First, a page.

Kababji Grill, the hidden gem in Dupont Circle

Photo borrowed from Yelp.

The saying, “Never judge a book by its cover” and “Looks can be deceiving” are cliche but are ultimately proven by a visit to the Kababji Grill in Dupont Circle (1351 Connecticut Ave., NW), an import from Beirut. You would never be able to guess by peering into the front window of Kababji Grill that it’s actually a charming sit-down restaurant. Impossible to know from the outside, but once inside you’re welcomed by friendly and polite staff eager to lavish you with generous portions of superbly authentic Lebanese food, all in a Middle-Eastern casual ambiance.

The authentic decor, with imported quarry rocks from Lebanon, creates warmth in the back dining room. It’s modern, yet comforting. The table tops are striking in custom-made black tile, too dazzling to cover with starched linen. You can get a sense that the restaurant was designed with great admiration for their home country.

House-made pita chips with Labneh (Yogurt Cream). Photo by L. Shapiro

House-made pita chips with Labneh (Yogurt Cream). Photo by L. Shapiro

While the front bar and lounge area where you enter is quite deceiving, the tempting aroma and view of the display case of chicken, lamb and other meaty swords, provides an inkling of the feast you’ll encounter by Kababji’s signature charcoal grill. Diners looking for a quick, inexpensive yet delicious lunch will enjoy the assorted mezza. The kababs, wrapped in pita are just $6 and for just a few dollars more, the platter for $10.50 includes hummus and french fries. You’d think you were in New York City, but it’s true that Kababji offers delivery and take-out, with an online ordering system powered by Seamlessweb.com. Even though I work from home most days, I will have to try and spend more time in the office so I can convince my co-workers to join me for lunch. With the office not even a block away, I won’t have to do much convincing. Also, since the weather promises to warm up, and Kababji will be opening their sidewalk patio soon, I will be looking to snag a seat on a sunny spring day.

Hummus with sauteed meat and pine nuts. Photo by L. Shapiro

Most of the dishes are technically small plates or mezza, but the portions are very generous. The hummus with the sauteed meat and pine nuts was absolutely addicting with the house-made seasoned baked pita chips; however, it was really the Tabbouleh that won me over. I couldn’t get enough. It’s so simple, with finely chopped parsley and mint, diced tomato and onion, tossed with crushed wheat, seasoned with lemon juice, sumac and olive oil, yet it’s so flavorful. Even with three or four people, it’s difficult to finish each dish, especially if you order several. Also, I loved the Kebbeh, torpedo-shaped bulgur shells stuffed with minced beef or lamb and fried until brown. One order comes with four, and I nearly ate them all myself.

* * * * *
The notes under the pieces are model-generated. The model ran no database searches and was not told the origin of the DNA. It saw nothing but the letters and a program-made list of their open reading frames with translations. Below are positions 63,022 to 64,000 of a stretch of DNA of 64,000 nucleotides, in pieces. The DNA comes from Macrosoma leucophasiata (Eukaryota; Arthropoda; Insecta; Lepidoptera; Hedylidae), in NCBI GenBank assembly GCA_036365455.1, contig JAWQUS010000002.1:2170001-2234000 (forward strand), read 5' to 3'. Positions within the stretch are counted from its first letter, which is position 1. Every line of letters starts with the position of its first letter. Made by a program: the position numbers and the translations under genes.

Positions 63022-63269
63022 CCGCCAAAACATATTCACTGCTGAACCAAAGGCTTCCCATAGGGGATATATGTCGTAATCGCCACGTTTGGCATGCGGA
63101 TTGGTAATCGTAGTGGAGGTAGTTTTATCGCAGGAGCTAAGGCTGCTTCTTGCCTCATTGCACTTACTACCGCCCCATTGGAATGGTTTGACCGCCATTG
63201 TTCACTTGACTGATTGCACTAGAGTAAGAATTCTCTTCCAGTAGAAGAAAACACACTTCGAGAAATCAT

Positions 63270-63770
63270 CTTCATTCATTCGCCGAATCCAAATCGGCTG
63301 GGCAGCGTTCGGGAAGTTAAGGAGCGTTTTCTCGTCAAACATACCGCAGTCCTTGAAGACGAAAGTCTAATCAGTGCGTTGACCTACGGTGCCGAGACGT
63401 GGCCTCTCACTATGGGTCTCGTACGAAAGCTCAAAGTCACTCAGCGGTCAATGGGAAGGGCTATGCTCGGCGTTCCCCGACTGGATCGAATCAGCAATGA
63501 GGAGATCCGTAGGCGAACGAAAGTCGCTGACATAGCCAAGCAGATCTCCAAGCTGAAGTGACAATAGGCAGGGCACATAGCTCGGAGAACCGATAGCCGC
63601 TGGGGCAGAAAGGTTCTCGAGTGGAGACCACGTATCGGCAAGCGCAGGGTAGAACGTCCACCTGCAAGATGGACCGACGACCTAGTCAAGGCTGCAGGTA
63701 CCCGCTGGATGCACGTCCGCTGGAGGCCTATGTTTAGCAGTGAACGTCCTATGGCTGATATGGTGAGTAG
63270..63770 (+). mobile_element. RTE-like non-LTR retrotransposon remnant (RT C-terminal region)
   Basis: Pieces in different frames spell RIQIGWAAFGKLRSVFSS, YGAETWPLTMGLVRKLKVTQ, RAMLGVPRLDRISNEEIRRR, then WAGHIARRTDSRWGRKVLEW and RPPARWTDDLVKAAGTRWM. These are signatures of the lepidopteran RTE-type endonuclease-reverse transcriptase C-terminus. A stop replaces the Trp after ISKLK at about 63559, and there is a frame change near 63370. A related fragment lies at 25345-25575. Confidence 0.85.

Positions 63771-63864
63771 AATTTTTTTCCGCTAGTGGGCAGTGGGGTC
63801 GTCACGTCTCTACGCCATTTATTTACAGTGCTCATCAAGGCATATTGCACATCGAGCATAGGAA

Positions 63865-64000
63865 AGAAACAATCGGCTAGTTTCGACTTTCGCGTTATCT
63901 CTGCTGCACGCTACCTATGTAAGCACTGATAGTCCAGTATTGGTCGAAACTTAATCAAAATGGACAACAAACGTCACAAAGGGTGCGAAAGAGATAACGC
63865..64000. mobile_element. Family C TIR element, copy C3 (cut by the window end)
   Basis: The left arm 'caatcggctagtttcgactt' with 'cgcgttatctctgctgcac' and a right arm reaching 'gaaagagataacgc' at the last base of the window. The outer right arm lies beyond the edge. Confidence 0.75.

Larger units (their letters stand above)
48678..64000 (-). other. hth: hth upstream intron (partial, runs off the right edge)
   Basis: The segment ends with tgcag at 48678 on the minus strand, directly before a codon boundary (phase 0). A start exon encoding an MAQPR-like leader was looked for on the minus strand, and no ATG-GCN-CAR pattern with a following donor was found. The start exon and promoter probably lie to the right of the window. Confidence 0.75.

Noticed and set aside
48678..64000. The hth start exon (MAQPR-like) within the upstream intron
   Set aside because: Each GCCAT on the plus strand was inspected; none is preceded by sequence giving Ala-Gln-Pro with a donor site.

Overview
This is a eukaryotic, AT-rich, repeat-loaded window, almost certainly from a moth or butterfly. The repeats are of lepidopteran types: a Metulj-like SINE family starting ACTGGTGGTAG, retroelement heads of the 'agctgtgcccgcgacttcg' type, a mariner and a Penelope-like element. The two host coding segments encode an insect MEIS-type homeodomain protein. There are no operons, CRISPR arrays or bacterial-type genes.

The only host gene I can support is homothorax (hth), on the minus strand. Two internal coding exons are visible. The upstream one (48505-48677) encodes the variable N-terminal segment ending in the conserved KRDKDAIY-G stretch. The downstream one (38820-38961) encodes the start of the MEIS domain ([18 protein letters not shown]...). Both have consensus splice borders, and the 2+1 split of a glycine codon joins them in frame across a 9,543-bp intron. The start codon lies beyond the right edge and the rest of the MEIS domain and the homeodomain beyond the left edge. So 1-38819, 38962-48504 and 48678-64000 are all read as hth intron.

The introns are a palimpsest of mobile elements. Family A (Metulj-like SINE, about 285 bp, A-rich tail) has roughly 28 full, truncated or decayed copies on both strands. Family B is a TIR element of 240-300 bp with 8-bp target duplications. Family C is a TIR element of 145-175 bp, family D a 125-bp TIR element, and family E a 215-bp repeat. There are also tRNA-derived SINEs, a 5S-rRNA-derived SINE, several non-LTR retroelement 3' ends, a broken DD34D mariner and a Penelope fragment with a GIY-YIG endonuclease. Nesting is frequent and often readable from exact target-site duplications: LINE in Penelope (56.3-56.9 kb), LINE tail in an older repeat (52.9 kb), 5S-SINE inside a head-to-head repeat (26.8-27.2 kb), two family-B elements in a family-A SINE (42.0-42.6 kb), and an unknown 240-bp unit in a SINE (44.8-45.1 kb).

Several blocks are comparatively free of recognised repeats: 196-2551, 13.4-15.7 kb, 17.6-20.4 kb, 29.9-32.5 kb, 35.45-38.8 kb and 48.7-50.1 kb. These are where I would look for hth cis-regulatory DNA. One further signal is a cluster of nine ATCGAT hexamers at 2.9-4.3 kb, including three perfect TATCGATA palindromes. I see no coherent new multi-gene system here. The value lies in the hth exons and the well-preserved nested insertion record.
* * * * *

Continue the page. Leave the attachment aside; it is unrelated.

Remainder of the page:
Kababji Platter. Photo by Lisa Shapiro

One of the most memorable of the dishes was the Kebbeh Nayeh, or steak tartare, Lebanon’s national dish. It was served extremely cold; however, once it sits for a few minutes, it’s a little easier to eat. While I usually prefer not to eat raw meat, I thought the Kebbeh Nayeh, a blend of refined lean beef and cracked wheat, was delicious and very flavorful. If you’re looking to try Kabaji’s signature charcoal grilled meats, the mixed platter comes with a variety of kababs. It’s the perfect platter to share. They are all so tender and juicy. I enjoyed the beef with pistachio and the tenderloin cubes. It doesn’t need it, but dipping the meats in the garlic sauce adds additional flavor.

I was completely stuffed after trying all of the various mezza, but of course, we were provided a few of their desserts to sample. The most memorable was the Namoura, a traditional Lebanese cake made from semolina, rosewater syrup and topped with an almond. It reminded me of a sweet cornbread. I tried three different kinds of ice cream. My favorite was the Pistachio.

Namoura, a traditional Lebanese cake made from semolina

Namoura, the traditional Lebanese cake. Photo by L. Shapiro

The Washington, DC outpost of Kababji is the first in America, but will not be the last. The large Lebanese chain, with about 30 eateries abroad, has plans to open two more restaurants in the District. The locations are undetermined, but I’m determined to go back! Thank you to Jill Collins for the invitation, to Hakeem Bakeer for taking such good care of us and of course, Philippe Chamoun for his amazing hospitality.

Kababji Grill
Dupont Circle
1351 Connecticut Ave NW
Washington, DC 20036
(202) 822-8999
www.kababji.com

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